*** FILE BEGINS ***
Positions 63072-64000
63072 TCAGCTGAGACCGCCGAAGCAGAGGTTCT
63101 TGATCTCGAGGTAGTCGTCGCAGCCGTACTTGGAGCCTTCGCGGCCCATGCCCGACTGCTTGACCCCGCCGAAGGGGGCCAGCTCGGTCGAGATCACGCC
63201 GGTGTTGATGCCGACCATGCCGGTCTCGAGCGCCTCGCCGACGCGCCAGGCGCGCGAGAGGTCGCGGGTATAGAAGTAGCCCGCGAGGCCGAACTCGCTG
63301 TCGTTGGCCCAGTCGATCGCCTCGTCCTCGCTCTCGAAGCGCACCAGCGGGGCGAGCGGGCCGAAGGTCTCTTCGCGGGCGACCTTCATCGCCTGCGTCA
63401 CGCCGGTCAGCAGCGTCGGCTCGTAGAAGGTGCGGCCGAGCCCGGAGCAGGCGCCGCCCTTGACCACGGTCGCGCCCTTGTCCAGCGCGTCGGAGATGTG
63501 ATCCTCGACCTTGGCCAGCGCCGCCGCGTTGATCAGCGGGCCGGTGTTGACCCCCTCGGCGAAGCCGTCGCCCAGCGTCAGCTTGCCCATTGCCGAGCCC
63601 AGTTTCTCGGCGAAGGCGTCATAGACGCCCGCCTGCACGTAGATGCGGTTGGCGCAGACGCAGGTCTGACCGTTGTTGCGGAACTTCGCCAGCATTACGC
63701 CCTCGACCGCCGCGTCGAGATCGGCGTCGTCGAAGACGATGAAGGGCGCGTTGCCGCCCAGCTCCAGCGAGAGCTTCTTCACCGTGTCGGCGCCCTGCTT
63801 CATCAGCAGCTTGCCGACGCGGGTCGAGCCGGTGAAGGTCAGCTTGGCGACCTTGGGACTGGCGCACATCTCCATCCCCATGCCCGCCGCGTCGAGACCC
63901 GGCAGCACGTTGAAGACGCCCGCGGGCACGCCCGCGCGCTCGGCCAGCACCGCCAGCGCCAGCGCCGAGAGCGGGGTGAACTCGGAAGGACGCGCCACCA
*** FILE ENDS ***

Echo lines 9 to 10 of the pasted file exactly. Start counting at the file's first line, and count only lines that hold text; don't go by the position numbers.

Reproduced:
63701 CCTCGACCGCCGCGTCGAGATCGGCGTCGTCGAAGACGATGAAGGGCGCGTTGCCGCCCAGCTCCAGCGAGAGCTTCTTCACCGTGTCGGCGCCCTGCTT
63801 CATCAGCAGCTTGCCGACGCGGGTCGAGCCGGTGAAGGTCAGCTTGGCGACCTTGGGACTGGCGCACATCTCCATCCCCATGCCCGCCGCGTCGAGACCC